(Source: starwars.wikia.com from Star Wars: Episode VI Return of the Jedi)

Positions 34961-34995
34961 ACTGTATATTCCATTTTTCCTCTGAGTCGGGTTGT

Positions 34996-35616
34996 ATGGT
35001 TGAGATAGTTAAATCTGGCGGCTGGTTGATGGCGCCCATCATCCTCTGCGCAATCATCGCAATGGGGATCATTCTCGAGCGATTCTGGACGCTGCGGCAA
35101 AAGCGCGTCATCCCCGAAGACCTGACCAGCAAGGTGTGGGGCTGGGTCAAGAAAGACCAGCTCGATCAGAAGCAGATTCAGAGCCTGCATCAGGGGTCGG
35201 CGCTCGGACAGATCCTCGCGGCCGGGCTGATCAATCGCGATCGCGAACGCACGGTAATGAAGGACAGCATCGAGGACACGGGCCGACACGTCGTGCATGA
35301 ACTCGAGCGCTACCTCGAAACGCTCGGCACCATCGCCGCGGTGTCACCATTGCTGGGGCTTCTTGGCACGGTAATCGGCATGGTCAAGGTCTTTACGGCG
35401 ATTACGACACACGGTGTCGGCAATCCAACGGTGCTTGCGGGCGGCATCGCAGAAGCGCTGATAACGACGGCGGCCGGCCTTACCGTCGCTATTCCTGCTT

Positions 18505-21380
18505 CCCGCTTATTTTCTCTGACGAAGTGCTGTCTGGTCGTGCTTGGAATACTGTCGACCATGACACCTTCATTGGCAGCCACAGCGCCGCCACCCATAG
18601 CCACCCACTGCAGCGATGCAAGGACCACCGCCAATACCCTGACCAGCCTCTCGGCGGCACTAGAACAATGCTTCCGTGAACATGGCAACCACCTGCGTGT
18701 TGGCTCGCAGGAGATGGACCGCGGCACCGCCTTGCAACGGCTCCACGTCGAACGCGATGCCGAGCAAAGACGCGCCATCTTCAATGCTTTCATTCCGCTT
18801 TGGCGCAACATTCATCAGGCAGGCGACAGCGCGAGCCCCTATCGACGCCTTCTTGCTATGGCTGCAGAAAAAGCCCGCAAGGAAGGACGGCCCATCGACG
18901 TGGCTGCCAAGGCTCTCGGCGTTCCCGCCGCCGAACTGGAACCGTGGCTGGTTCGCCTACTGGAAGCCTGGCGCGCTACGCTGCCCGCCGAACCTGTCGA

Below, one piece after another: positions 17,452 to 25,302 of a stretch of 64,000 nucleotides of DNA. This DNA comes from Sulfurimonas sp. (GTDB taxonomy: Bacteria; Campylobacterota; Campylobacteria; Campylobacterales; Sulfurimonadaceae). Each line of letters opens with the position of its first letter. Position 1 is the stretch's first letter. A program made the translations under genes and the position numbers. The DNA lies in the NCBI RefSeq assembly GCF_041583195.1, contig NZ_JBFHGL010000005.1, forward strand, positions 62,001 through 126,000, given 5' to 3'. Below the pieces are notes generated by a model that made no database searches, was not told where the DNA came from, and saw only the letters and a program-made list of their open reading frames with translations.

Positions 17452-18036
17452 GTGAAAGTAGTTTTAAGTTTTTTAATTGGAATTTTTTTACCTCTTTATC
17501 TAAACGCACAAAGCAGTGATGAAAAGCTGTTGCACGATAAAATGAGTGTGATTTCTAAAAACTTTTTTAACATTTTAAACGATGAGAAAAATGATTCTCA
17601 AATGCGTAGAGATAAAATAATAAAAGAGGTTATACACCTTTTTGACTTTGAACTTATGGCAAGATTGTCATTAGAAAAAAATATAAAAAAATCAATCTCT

We’ve all seen the infamous death star on Star Wars, a moon-sized weapon that can fire a laser and destroy objects the size of planets! An epic moment in sci-fi history, right? But just how sci-fi is the death star? Could these lasers and other sci-fi weapons exist in the real world? Not so long time ago, in a galaxy not so far, far away… a group of scientists ‘accidentally’ created a real-life lightsaber. A team from Harvard university in America has found a way to bring to life the famous weapon wielded by on-screen heroes such as obi-wan Kenobi and Yoda, and the infamous villain Darth Vader. To imagine how lasers can be used as weapons, think of a light bulb; it emits light in a small space surrounding it, this light is not focussed in any general direction in space. Now think of a torch, it shines a beam of light in one direction, it is more focussed than a light bulb. Lasers essentially fire an intense beam of highly-focussed photons in one direction, photons being packets of light energy that have no mass. The team of scientists managed to get lots of these tiny waves of light to stick together and form a molecule that has mass. The reason this is so interesting is that “most of the properties of light we know about originate from the fact that photons are massless and do not interact”, according to a Harvard physics professor, Mikhail Lukin. He is also quoted as saying “When these photons interact with each other, they’re pushing against and deflect each other. The physics of what’s happening in these molecules is similar to what we see in the movies. However, it isn’t all quite as good as it sounds; the definitive whoosh sounds the lightsaber makes as it is swung around seem to stay in the realm of sci-fi, and if you wanted to cut through flesh (or any other objects for that matter) you would be equally disappointed. Lasers are used more commonly by the public as barcode scanners (not quite as fun as a lightsaber, is it?) We’re still a long way from using the weapons seen on Star Trek or Star Wars, so don’t expect anyone to be saying things like “set phasers to stun” or becoming Jedi Knights anytime soon. Currently, laser weapons are used in the US military to guide missiles or other projectiles, and to disable drones, cars and mobile phones. One such weapon, termed the Laser Weapon System (LaWS) has seen testing in the field since last year. The weapon uses an intense beam of infrared light either on a low-output, in which to warn or cripple vehicles sensors, or on a high output, to shut down a ships motor leaving it ‘dead in the water’. More personal weapons the size of a rifle are also becoming more common in the military and can be used to temporarily daze or distract an enemy without blinding them. Of course that is providing the soldier using the weapon has better aim than a storm trooper. Whilst laser weaponry already exists in the real world, it will probably be a while before we see lightsabers or phasers on sale in toy stores. There is a silver lining, though, in that the death star probably won’t happen anytime soon either, so at least the planet won’t get destroyed. Now, can someone please invent time travel and stop Jar Jar Binks from ever happening?